Shovel Knight Review

SHARPEN THY SHOVEL

If you could choose one weapon to fight off countless enemies what would it be? The classic sword? A mighty hammer? Ever given any thought to a shovel? Well you should, because Shovel Knight is a shining example of how an unorthodox weapon can make for an extremely entertaining and challenging game!

The game starts off with our hero, Shovel Knight, and his partner in adventuring, Shield Knight, finding a magic amulet in The Tower of Fate. They quickly learn that the amulet is cursed and fall to its’ dark powers, leaving Shovel Knight awaking alone and far from the Tower Of Fate. He learns that the tower is now sealed up tight and protected by The Order of No Quarter and their leader, The Enchantress. Desperate to find his friend, he sets off on a classic adventure to defeat the Order of No Quarter and save the kingdom in the process. While this story may seem very simple, it is actually filled with clever dialogue, interesting characters and a solid plot twist to keep the player interested.

At first glance, the gameplay seems to be very simple. You have a simple short range shovel attack and the usual left, right, and jump controls. Shovel Knight also has a ton of items that he can use in battle such as fireballs, anchors, gauntlets, and even temporary invincibility. These items are scattered throughout levels in the form of a hidden merchant, as well as some items being able to be bought in town. But to add to the fun, Shovel Knight can thrust his shovel straight down while jumping, causing him to hit and bounce off of enemies below him. What could have been simply used as a gimmick move is actually necessary to get by certain areas and makes some bosses much easier. Shovel Knight can even buy new armor that gives him bonus effects, such as being able to do a special power attack after two downward thrusts or not being able to knocked back from attacks. This really adds a good amount of depth to a seemingly simple game because it gives players the option to decide how they want to play.

As with many games, you have a health bar as well as a mana bar for your items/magic. Throughout the game, you will have many chances to increase either of these, for a good amount of gold, of course. Which brings me to one of my favorite parts about Shovel Knight, gathering all that shiny gold! Enemies drop gold, gold is scattered throughout the level, and you can also dig up gold with your trusty shovel. During my playthrough, I died various times trying to get gold that I should have left behind. Which brings me to my next point in Shovel Knight, dying. You will die over and over again, but I never felt that the game was too hard or unfair.  One thing to mention is that you don’t have a set amount of lives, instead when you die you lose a good chunk of your overall gold. But luckily you can get it back, if you can make it to the place you died, that is. You get a real sense of accomplishment when you finally beat that boss, or manage to barely scrape pass some of the more difficult platforming areas.

The bosses deserve their own special mention due to the extreme differences between bosses and their corresponding levels. Every boss fight and level feels unique and the environment design really fits the theme of the level’s boss. The boss fights themselves are extremely fast paced and leave little room for error. It took me a few attempts for each boss before finally bringing glorious shovel justice upon them.  Each boss fight also delivers some humorous and witty dialogue that helps bring some life to the characters.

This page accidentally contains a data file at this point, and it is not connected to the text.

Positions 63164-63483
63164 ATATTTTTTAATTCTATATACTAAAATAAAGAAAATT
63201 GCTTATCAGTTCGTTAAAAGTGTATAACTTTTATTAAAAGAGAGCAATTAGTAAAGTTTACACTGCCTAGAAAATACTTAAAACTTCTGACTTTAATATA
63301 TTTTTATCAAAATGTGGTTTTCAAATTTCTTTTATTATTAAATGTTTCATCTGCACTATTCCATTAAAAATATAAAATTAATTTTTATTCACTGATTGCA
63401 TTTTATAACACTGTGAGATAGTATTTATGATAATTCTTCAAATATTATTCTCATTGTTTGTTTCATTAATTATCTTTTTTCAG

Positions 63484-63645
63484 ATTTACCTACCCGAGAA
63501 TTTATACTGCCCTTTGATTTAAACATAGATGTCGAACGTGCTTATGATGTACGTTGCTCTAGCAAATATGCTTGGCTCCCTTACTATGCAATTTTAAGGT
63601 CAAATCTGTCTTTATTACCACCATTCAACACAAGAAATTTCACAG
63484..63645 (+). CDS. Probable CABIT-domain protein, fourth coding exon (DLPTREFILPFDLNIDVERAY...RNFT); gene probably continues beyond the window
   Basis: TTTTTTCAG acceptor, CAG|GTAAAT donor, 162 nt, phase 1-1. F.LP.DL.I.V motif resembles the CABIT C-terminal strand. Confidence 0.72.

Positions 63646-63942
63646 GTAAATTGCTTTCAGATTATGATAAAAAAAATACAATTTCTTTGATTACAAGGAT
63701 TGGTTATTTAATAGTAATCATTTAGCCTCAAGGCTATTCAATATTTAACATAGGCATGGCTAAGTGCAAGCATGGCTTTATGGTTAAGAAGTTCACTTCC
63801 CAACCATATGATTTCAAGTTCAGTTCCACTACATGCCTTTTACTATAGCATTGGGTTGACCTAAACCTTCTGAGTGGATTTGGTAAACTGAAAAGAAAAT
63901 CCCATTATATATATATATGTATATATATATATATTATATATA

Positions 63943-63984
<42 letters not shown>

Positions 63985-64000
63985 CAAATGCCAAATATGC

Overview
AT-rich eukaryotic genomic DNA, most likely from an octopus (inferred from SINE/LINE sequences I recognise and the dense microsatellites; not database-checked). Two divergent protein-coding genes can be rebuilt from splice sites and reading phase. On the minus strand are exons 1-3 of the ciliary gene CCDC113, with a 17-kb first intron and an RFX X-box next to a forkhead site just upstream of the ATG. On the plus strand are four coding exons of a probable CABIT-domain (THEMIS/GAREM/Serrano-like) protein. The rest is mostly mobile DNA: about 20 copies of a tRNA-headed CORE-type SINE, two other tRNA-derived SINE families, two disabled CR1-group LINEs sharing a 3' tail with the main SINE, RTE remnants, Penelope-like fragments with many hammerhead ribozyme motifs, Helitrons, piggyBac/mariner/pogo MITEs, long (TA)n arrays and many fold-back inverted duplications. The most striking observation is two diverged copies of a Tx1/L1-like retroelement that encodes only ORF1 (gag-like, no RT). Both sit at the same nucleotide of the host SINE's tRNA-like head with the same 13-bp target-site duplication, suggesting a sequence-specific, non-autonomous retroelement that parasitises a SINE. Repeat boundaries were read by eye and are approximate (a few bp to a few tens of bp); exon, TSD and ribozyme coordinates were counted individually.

As far as the graphics and art style of the game go, let me start by saying that I am a sucker for retro graphics. Growing up, I played a handful of of SNES and Sega Genesis side-scrollers and Shovel Knight feels like it is right out of that era. Never before have I experienced such a strong feeling of nostalgia, even though I was playing a brand new game. The graphics are right up there with classics from back in the day such as the Castlevania and MegaMan series. All the levels are extremely colorful and every boss stage has an underlying theme to it. Shovel Knight is proof that a modern game does not need to have flashy 3D graphics in order for it to succeed. The audio for Shovel Knight also uses a retro style 8 bit sound track. Each stage and boss has it’s own unique music to really fit the scene.

FINAL VERDICT
9.5/10

I believe that it is safe to say that Shovel Knight is a modern classic. The controls are tight, the story is interesting enough to keep the player driving towards the end, the levels and corresponding bosses are each unique and to top it all off there is also a new game + mode to add replay value. My one and only complaint is that I wish the game was slightly longer, but here’s to hoping for a sequel!

Shovel_knight_cover

+ Extremely well made and unique level/boss design

+ Different play styles based on armor and item preferences

+ Retro feel and nostalgia factor

+ Humorous dialogue and character interaction

YOUR WEAPON IS A SHOVEL

+/- Very challenging game

– Fairly short


Shovel Knight was reviewed on PC but is also available for Wii U and 3DS.

Follow Matt Boyle on Twitter

Leave a Reply

Fill in your details below or click an icon to log in:

WordPress.com Logo

You are commenting using your WordPress.com account. Log Out /  Change )

Google photo

You are commenting using your Google account. Log Out /  Change )

Twitter picture

You are commenting using your Twitter account. Log Out /  Change )

Facebook photo

You are commenting using your Facebook account. Log Out /  Change )

Connecting to %s